- You might collect so many coins that you’ll have to use a sorter machine, which charges a fee. (One way to overcome this is to ask a bank if they are willing to count the change for free.)
Steps to Start a Penny War
Create Rules and Distribute Them
Design fun and easy-to-read cheat sheets for those participating in the penny war so that no one forgets the rules. Another good idea is to create posters with the rules written clearly on them, and display them near the coin collection containers.
If you’ve chosen to run your penny war using the point system, you can download the printable PDF cheat sheet below to post around the school.
Present each participating team with their container. You can use a variety of different types of containers, from empty milk jugs to 5-gallon water bottles. Try to estimate roughly how many coins your competitors are capable of collecting ahead of time and provide the appropriate sized container.
Also be mindful of how heavy the containers will be when filled with coins! 5-gallon water bottles are crazy heavy when filled with spare change (yes, I know from experience!). Unless you have a few buff staff or PTO members, empty milk jugs are a solid choice and don’t get excessively heavy.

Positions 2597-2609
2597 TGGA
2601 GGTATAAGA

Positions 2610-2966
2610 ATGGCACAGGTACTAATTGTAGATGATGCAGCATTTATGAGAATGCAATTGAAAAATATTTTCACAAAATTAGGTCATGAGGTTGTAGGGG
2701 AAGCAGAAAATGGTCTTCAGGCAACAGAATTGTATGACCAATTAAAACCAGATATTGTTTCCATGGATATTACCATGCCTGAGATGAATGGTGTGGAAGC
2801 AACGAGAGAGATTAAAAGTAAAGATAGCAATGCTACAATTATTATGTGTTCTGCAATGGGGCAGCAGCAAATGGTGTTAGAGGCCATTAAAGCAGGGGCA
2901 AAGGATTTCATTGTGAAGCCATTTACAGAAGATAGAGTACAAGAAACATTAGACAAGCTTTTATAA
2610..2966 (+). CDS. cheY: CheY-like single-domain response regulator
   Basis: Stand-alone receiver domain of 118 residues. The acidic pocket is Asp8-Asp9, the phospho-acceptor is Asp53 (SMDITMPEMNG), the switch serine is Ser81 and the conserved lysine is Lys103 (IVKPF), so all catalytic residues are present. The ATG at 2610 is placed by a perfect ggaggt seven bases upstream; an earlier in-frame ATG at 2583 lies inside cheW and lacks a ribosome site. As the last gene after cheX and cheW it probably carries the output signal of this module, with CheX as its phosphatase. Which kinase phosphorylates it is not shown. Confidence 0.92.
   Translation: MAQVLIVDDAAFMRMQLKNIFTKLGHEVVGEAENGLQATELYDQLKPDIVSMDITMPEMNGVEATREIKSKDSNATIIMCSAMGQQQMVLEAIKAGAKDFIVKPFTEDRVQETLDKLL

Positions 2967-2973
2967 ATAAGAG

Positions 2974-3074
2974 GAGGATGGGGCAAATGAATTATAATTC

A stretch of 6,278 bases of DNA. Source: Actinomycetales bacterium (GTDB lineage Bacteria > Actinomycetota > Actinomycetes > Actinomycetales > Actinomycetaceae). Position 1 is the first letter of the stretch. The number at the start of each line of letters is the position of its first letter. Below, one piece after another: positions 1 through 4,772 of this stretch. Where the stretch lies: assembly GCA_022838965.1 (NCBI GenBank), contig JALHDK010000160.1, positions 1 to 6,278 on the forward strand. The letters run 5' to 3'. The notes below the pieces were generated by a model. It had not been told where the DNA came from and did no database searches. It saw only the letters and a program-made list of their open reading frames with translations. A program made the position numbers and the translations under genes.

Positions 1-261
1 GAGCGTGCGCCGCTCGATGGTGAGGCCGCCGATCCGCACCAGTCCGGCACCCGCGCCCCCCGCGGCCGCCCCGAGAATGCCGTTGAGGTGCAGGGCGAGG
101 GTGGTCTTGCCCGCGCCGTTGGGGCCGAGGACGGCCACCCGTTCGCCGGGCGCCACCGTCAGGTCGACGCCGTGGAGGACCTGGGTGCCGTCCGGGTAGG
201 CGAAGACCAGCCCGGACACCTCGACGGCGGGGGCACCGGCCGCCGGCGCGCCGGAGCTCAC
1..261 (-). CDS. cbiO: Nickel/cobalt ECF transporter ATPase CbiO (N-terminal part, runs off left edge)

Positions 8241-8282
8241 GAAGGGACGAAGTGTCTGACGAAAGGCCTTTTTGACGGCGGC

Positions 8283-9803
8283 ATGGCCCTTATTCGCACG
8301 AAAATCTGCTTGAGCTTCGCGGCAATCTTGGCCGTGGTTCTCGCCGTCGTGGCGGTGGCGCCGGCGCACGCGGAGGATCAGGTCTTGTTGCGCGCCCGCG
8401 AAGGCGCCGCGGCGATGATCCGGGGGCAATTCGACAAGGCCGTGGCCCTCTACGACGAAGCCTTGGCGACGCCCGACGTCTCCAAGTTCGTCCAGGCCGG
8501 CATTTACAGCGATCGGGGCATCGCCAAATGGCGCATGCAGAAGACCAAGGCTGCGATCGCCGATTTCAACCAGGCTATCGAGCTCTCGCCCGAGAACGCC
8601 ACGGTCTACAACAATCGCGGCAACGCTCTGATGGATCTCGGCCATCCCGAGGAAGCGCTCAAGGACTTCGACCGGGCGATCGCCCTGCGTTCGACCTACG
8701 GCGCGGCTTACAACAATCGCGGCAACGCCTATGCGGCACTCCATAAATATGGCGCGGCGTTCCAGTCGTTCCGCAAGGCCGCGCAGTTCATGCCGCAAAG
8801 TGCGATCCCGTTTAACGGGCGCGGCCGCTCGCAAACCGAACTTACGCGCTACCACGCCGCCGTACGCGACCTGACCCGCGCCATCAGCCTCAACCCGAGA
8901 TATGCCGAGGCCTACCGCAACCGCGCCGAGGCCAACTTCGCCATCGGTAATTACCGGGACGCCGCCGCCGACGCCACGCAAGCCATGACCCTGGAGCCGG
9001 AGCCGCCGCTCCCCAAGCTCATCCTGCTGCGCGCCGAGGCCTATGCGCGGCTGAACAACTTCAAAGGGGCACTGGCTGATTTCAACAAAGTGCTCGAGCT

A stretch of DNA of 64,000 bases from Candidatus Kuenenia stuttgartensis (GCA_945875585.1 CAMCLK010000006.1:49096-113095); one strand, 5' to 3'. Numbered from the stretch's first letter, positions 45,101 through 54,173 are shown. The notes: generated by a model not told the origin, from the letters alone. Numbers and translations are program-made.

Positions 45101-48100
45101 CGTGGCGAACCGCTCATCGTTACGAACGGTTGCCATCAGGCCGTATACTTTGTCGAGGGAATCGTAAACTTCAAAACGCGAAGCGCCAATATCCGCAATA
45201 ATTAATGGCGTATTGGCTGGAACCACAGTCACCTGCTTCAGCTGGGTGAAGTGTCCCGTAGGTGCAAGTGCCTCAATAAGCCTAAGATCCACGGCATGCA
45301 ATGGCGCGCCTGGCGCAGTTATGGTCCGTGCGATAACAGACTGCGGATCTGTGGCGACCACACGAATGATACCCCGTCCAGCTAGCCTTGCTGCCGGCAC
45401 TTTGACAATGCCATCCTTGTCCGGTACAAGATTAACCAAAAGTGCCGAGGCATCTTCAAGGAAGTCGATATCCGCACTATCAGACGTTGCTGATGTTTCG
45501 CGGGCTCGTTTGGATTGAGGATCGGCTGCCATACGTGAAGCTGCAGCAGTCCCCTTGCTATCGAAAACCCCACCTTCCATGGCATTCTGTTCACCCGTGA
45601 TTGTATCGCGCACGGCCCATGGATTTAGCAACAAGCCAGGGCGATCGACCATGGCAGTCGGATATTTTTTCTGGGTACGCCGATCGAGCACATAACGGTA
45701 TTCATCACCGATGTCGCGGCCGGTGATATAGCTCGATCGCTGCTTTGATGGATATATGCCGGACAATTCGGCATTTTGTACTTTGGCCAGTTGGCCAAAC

A fun activity related to the containers would be for each team or class to decorate their own bottle or jar with their group’s theme or grade level. It’s a fun way for participants to bond with each other within their team or classmates.
Publicize Your Event
Because of the simplicity of a penny war fundraiser, there isn’t a whole lot of planning and advance notice needed in order to run a successful penny war. All students need to know is that they should be bringing their spare change into school.
However, particularly for young students, it might be a good idea to publicize the event for parents via the school website or Facebook page so that they know why their children are asking them for their spare change!
Use the editable template below to create a custom flyer to advertise your penny war fundraiser. Once edited, the flyer can be downloaded and shared digitally through social media and email, and physically printed. Students can take home the flyer and show their parents the rules and intent of the penny war.